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Student and Exchange Visitor Information System
05/20/2014

DHS streamlines access to travel records for international students, visitors

WASHINGTON — When international students and visitors travel to the United States, they receive a Form I-94, "Arrival/Departure Record," at their port of entry. The Form I-94 serves as evidence that they have been lawfully admitted to the United States. International students and visitors need this record to verify alien registration and immigration status and obtain employment authorization. New this month, these individuals can access their five year travel history on the Form I-94 website.

Previously, international students and visitors could only access their most recent I-94 arrival/departure record number online, and they had to file a Freedom of Information Act (FOIA) request for previous years' information.

International students and visitors can obtain their Form I-94 record by visiting U.S. Custom and Border Protection's (CBP) Form I-94 Web page. They must agree to the terms listed on the page. From there, they will be directed to the Form I-94 information page. They must enter their name, date of birth and passport information to retrieve their Form I-94 information. The Web page gives you the option to "Get Most Recent I-94" or "Get Travel History."

If you select "Get Most Recent I-94," the Web page will display your I-94 number, most recent date of entry, class of admission and admit until date. If you select "Get Travel History," you can access your last five years of travel history on the Form I-94. Both pages are printer-friendly.

"International students and visitors have been able to access their most recent I-94 arrival/departure record number on the Form I-94 Web page since April 2013," said Lou Farrell, director of the Student and Exchange Visitor Program (SEVP). "This new option streamlines the process for obtaining previous years' travel records and eliminates the need for these individuals to file a FOIA request."

"CBP has seen a steady growth in trade and travel in recent years – including a nearly nine percent increase in non-immigrant arrivals since 2011," said CBP Commissioner R. Gil Kerlikowske. "We continue to work to manage these growing volumes by automating processes, going paperless, and employing mobile technology to maximize our resources and ease processing times for the traveling public."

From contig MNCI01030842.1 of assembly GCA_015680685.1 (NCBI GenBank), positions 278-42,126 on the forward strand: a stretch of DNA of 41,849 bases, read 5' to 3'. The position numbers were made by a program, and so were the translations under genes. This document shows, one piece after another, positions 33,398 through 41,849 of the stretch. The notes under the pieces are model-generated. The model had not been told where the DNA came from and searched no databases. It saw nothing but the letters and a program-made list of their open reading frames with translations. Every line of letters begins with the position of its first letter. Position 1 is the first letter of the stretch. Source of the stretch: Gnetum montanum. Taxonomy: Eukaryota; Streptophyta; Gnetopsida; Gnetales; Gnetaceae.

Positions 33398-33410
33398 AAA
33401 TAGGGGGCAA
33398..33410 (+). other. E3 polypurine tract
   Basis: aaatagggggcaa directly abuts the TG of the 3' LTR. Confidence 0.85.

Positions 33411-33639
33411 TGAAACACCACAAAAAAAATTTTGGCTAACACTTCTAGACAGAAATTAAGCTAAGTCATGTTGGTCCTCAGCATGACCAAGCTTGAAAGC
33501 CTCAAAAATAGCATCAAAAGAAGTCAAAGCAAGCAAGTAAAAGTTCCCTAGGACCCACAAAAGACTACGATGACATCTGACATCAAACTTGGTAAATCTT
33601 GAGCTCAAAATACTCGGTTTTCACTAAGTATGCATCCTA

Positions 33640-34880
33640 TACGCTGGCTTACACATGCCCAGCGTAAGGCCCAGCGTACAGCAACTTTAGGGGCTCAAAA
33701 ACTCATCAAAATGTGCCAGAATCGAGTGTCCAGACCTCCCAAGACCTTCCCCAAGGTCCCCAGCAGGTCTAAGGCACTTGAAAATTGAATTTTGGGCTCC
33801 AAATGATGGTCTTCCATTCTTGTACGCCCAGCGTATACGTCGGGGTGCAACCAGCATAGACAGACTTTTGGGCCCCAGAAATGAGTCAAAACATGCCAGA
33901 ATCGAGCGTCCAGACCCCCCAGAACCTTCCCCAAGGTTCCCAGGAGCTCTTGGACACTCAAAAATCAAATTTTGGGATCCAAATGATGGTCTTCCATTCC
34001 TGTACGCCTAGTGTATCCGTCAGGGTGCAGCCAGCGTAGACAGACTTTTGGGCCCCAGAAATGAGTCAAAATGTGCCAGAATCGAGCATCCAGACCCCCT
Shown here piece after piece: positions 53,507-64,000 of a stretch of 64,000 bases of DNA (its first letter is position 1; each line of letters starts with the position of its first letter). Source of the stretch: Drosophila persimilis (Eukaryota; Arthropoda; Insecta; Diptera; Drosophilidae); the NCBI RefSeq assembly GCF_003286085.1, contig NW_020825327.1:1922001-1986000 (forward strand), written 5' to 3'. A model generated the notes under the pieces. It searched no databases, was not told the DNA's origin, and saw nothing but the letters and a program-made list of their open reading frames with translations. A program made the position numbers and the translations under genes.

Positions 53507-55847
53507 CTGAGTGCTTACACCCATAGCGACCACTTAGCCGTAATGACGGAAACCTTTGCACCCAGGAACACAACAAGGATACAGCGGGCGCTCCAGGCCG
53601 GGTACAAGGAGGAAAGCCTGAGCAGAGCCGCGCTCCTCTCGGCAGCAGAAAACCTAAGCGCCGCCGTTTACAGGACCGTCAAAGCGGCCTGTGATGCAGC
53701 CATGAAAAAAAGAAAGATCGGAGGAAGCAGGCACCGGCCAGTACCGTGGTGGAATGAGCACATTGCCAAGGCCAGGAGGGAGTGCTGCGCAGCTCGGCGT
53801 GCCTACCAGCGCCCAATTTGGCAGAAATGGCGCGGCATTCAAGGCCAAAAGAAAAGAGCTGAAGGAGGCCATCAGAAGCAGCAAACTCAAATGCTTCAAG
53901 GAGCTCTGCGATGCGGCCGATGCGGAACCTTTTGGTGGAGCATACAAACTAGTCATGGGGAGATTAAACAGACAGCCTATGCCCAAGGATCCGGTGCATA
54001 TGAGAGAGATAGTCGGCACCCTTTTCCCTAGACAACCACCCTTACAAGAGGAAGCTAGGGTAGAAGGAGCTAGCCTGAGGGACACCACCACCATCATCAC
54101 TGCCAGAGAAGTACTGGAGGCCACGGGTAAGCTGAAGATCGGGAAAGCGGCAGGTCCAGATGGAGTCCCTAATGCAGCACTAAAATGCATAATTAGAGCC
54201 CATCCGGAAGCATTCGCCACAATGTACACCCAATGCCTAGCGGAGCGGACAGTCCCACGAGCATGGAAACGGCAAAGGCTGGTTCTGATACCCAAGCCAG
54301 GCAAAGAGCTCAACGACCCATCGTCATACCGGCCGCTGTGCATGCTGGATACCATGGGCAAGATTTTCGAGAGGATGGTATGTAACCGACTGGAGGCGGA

SEVP monitors approximately one million international students pursuing academic or vocational studies (F and M visa holders) in the United States and their dependents. It also certifies schools and programs that enroll these students. The U.S. Department of State monitors exchange visitors (J visa holders) and their dependents, and oversees exchange visitor programs.

Both agencies use SEVIS to protect national security by ensuring that students, visitors and schools comply with U.S. laws. SEVP also collects and shares SEVIS information with government partners, including CBP and U.S. Citizenship and Immigration Services, so only legitimate international students and exchange visitors gain entry into the United States.

HSI reviews potential SEVIS records for potential violations and refers cases with potential national security or public safety concerns to its field offices for further investigation. Additionally, SEVP's Analysis and Operations Center reviews student and school records for administrative compliance with federal regulations related to studying in the United States.

Learn more about SEVP at www.ICE.gov/SEVP.